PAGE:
X for XV century Misericords

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Woman with Coif
S4 – representing womanhood, possibly a mother and daughters

We are quite lucky in Ludlow to have a very impressive Parish Church – St Laurence, which is so big that it can be seen from miles around and is known as ‘The Cathedral of the Marches’. Now none of this has to do with the letter X, but inside the church you can find twenty eight misericords dating from the XV century.

Seated Man with Scroll
S13 – this could be a pupil or schoolmaster at the school run by the Palmers’ Guild in Ludlow.

Now I don’t propose to show you all 28, but here are a few of my favourites.

Owl with eagles
S5 – the owl in medieval times was a dark symbol. Here it is being mobbed by two birds looking inwards, possibly eagles.

St Laurence’s Church has twenty eight misericords in the choir stalls which are of a quality usually associated with great cathedrals such as Worcester or Gloucester.

Monster with female face
N2 – a Harpy (young woman’s head with the body and wings of a bat) with her supporters (bats) creatures of darkness and symbols of evil.

Carved on the underside of the hinged choir seats each misericord is fashioned from a piece of timber some 26 inches (660 mm) long, 12 inches (300 mm) deep and 6 inches (150 mm) thick.

falcon and scales
N13 – Falcon and Fetterlocks, the personal badge of Richard Duke of York (1411 – 1460)

The misericords have a wide variety of themes and with Ludlow then being a royal stronghold there is a royal influence shown in a number of misericords. Wikipedia

Prince of Wales Feathers
N8 – since the mid-16th century the three ostrich feathers have been the personal badge of the Prince of Wales.
S6 – Swan flanked by leaves, the badge of the Bohun family though without the crown collar.

The header misericord is N4 – a mermaid holding a mirror in her right hand, a comb missing from her left. Two dolphins flank her.


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I live in the UK, but when I was younger I spent several years travelling the world followed by a period living in South Africa. I look forward to a long and leisurely retirement doing what I like most - gardening, photography, walking and travelling.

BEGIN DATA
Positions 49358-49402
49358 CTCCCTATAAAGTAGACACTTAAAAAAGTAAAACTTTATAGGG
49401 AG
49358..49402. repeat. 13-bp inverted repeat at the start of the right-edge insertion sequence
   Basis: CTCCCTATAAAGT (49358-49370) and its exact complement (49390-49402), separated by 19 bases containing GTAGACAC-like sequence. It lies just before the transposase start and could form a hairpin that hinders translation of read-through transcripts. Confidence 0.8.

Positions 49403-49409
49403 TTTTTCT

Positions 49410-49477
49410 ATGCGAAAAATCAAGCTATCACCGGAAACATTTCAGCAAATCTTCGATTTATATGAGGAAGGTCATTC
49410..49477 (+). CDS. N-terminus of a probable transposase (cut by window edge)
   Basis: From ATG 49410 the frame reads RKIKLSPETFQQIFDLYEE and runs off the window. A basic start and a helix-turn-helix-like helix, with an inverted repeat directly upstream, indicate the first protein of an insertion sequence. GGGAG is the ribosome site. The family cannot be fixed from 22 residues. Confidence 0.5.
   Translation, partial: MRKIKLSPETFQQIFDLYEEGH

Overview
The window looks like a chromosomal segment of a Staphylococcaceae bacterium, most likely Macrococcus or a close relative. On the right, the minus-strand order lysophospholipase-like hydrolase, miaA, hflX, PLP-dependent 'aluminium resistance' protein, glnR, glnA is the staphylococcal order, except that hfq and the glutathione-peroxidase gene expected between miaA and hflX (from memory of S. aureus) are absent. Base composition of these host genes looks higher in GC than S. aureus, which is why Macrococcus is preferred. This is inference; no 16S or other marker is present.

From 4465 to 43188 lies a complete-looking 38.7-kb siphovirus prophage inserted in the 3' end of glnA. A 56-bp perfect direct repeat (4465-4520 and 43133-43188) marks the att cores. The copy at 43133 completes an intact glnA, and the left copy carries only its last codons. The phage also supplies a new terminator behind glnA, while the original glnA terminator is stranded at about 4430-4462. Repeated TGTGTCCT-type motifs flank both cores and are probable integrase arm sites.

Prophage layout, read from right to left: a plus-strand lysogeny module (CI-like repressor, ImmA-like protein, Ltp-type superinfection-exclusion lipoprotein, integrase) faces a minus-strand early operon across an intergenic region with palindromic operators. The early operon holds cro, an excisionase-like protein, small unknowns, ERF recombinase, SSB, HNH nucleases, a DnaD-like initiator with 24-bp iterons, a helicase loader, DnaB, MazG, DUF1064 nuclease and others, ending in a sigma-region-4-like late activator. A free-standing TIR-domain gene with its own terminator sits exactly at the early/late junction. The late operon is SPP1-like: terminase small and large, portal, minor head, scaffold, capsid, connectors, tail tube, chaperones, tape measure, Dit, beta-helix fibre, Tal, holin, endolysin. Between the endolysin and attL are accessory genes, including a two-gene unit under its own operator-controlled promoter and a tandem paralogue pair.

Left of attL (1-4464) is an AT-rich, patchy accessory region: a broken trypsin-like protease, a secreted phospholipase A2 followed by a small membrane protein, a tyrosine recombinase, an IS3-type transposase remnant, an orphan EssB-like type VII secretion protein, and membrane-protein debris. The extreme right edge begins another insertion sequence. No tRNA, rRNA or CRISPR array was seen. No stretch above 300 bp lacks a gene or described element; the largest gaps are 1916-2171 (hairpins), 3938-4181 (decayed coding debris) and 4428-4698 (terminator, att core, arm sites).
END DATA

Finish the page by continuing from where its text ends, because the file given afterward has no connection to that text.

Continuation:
36 thoughts on “X for XV century Misericords”

  1. They have endured the centuries very well Jude, marvellous artifacts indeed. And thanks to your sharp photos, we are all able to enjoy them in detail!
    Regards as always, Pete. x

    1. St Laurence is a fascinating church – so big for a small town, but obviously there was a lot of wealth around in the medieval period.

        1. And some of the history ? But that kinda research takes a lot of time; I’d be happy to think that one day you’ll do a post about it …

        2. If you click on the first link in the post you’ll find another post of mine about it and a walk in Ludlow. The second link is from Wikipedia which tells you more about the church.

  2. Thanks for the wander around these interesting carvings, a very fascinating X…. I was totally stumped for X until yesterday, shall post later today!

  3. A clever approach to the difficulty of ‘X’! And beautiful carvings, well-served by your photos. I know it can be hard to get that level of sharpness without the interference of gleam.

    (A late start to see what Warsaw offers today. I’m leaving the twins to their grandfather.)

      1. Well, you are doing a great job and I cheat all the time but I like to think of it as being inventive and thinking outside the box 😉

    1. Thanks Sylvia – unfortunately not all 28 came out very well, though I do have a few more which are OK. I will have to go back and try again – the light is not good in the choir stalls and at the moment they have scaffolding up at several of the windows so that makes it harder. Maybe I should try flash, but I’m never happy with using flash.

  4. You are so resourceful, Jude! 🙂
    They are really beautiful, aren’t they? There are some carvings under the choir seats in the chapel at Durham University but nothing so elaborate as these (and photos were forbidden so I sneaked a couple but it wasn’t easy!)

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